The strange thing is, we were dreadful, but we weren't that far off the pace. Brian at LP:
Well the cricket’s not over yet. Strauss’s best move, apart from claiming a catch that clearly hit the ground in front of him was to win the toss – twice. In the second test for the first four days when the Poms batted the sun shone and when the Aussies batted there were clouds and the ball swung.
In the Aussies second innings they lost 3 of their top 6 to bad umpiring and still scored over 400. How many teams have scored over 400 in the last innings of a test match? Not many at all I’d reckon.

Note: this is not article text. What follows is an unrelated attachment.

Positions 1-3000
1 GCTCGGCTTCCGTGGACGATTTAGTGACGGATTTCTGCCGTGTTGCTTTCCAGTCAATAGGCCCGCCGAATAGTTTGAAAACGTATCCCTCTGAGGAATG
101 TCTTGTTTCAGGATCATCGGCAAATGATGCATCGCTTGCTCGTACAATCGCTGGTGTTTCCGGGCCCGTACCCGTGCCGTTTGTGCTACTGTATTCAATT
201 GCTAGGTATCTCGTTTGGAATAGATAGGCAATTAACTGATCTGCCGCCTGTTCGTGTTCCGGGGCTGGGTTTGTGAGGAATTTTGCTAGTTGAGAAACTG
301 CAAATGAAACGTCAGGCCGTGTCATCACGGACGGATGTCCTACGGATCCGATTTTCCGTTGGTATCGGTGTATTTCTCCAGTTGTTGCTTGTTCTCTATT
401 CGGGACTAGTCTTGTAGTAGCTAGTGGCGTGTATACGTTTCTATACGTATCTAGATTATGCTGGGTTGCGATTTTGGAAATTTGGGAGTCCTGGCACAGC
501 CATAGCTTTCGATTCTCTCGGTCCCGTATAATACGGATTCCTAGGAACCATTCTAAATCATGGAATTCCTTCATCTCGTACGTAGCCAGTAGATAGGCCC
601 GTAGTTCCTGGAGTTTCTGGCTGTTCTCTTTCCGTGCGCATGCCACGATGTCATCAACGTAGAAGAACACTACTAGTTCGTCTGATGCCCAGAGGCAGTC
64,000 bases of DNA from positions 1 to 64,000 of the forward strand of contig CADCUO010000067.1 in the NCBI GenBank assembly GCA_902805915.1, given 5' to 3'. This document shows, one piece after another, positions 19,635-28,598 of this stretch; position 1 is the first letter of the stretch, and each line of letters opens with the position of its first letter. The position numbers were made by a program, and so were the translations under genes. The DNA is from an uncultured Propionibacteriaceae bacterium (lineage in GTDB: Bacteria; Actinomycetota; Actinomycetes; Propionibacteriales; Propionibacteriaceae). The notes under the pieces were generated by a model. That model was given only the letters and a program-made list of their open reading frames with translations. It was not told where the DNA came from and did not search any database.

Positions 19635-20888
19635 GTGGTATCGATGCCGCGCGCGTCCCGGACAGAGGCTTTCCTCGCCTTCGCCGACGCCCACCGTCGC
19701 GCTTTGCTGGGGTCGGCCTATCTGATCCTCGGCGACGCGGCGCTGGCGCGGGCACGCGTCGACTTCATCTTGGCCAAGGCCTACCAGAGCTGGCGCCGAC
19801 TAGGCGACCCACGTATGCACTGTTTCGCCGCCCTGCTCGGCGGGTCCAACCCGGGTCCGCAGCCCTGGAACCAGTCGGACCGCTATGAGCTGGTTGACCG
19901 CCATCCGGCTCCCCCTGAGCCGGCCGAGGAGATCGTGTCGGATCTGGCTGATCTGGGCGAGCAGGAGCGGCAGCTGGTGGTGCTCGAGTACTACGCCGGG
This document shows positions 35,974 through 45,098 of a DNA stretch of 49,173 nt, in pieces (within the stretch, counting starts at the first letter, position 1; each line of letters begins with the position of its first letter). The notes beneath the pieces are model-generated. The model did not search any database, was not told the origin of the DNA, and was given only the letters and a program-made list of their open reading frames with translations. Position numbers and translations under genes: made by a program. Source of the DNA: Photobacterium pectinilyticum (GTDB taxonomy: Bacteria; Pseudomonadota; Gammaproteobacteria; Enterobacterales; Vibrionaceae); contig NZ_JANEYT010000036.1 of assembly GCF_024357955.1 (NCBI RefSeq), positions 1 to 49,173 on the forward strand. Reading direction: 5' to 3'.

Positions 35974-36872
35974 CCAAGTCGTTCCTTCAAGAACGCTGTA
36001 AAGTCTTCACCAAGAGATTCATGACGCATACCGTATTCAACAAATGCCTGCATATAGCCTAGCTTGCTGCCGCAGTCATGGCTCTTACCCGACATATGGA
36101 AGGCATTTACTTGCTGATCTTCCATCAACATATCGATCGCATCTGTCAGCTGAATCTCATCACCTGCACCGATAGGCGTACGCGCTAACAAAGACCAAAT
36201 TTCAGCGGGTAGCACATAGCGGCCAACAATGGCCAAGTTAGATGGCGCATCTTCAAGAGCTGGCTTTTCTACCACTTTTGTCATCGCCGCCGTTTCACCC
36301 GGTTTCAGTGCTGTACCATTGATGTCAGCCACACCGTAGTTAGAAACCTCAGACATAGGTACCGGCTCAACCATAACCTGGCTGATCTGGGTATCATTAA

Overall so far we’ve taken 35 wickets and the Poms 26.
And yet, even without KP England will be hard to beat because we will struggle to bowl them out twice. Bell, the mooted replacement, has a poor record against Australia, but his poor record is against Warne and McGrath. Will he end up with a poor record against our current attack? KP was almost a by-stander in the first two Tests, Bell has been knocking up runs in the counties. KP's injury may well be the piece of luck that re-invigorates Bell's career, a-la Slatts to Gnome B.N. Unless Australia can improve their bowling, Bell will not be easy to get out. And the Englands are no longer six-out, all-out, they bat deep.